ALBUM TITLE: Barber • Britten
WORKS: Barber: Piano Concerto; Nocturne for Piano (Homage to John Field); Britten: Piano Concerto (1945 revision); Night Piece (Nocturne)
PERFORMER: Elizabeth Joy Roe (piano); London Symphony Orchestra/Emil Tabakov
CATALOGUE NO: 478 8189
Elizabeth Joy Roe cites several correspondences in both art and life as her reason for putting these composers together. But this CD’s real justification lies in the closely related sound-worlds of their concertos. In the helter-skelter opening of Britten’s Concerto we hear echoes of Bartók, Prokofiev and Shostakovich, while Barber’s final movement has some indisputably Shostakovichian stretches: since the Russians were making the musical weather at the time, such influences were inevitable.
Roe brings an incisive and well-articulated touch to the ebullient first movement of the Britten, though the sound-recording is consistently off-balance; this is rectified in the quirky take on the Viennese waltz which follows. Her treatment of the Impromptu is lyrical and tender, and her characterisation of the uneasily ambiguous closing march suggests a grinning death’s-head rictus.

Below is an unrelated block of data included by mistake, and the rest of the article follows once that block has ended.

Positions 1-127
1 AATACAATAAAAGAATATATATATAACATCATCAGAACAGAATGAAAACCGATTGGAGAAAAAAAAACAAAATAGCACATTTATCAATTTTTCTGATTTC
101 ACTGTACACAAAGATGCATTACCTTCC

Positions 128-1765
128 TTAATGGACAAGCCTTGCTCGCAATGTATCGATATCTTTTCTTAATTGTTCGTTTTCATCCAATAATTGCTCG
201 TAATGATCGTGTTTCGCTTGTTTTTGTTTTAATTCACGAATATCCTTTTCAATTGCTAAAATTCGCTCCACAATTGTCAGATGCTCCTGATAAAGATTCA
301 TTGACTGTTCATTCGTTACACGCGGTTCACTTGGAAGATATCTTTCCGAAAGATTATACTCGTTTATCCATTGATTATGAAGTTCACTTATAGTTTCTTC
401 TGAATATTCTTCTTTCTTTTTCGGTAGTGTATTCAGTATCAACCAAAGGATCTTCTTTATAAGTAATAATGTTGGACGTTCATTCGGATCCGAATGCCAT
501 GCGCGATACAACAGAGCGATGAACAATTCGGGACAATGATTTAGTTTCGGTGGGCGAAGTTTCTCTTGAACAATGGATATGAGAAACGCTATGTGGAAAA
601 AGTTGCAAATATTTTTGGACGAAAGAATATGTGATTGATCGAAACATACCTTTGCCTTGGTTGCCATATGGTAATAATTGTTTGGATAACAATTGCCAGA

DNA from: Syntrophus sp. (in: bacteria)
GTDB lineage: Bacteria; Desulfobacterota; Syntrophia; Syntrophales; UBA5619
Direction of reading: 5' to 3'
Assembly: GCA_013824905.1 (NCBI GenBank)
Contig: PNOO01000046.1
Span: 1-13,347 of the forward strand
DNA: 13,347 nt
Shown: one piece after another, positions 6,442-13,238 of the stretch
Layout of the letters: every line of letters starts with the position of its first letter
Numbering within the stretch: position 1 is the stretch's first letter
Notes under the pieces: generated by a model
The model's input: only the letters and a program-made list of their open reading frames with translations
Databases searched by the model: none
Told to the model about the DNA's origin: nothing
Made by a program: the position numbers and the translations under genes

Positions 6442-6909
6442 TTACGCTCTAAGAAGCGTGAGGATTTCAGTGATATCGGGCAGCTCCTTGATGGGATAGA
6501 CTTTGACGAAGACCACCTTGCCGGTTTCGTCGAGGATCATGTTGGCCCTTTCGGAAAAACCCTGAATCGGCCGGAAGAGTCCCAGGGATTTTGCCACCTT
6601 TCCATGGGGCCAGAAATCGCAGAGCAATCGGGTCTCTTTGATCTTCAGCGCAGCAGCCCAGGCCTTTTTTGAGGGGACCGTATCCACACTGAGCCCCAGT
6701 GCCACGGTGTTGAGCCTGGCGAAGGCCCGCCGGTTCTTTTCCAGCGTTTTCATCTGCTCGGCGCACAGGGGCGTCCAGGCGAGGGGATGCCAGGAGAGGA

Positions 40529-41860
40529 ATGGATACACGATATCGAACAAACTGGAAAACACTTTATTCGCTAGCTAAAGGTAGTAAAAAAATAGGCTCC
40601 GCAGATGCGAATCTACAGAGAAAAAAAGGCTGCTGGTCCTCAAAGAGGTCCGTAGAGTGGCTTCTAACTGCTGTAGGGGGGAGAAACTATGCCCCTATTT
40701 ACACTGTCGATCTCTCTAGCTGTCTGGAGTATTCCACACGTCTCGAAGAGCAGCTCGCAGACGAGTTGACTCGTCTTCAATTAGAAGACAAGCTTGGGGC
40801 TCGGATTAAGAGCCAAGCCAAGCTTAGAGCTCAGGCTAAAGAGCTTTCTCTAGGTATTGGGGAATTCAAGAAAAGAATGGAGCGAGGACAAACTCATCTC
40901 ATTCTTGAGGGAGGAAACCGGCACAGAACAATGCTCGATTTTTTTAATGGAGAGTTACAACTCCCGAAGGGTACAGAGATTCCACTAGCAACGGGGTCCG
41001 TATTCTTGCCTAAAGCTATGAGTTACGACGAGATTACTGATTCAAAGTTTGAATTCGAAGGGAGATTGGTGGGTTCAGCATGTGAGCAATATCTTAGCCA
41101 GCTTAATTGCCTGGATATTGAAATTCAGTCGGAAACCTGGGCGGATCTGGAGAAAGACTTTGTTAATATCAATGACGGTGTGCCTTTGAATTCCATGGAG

Barber’s complex and declamatory opening Allegro appassionato is satisfactorily dealt with, the ‘Canzone’ has watercolour charm, and the ostinato underlying the finale has a driving energy; Emil Tabakov and the LSO provide an efficient foil. Barber’s Nocturne single-mindedly pursues a rather too-winsome idea; Britten’s Night Music is typically oblique and allusive. Michael Church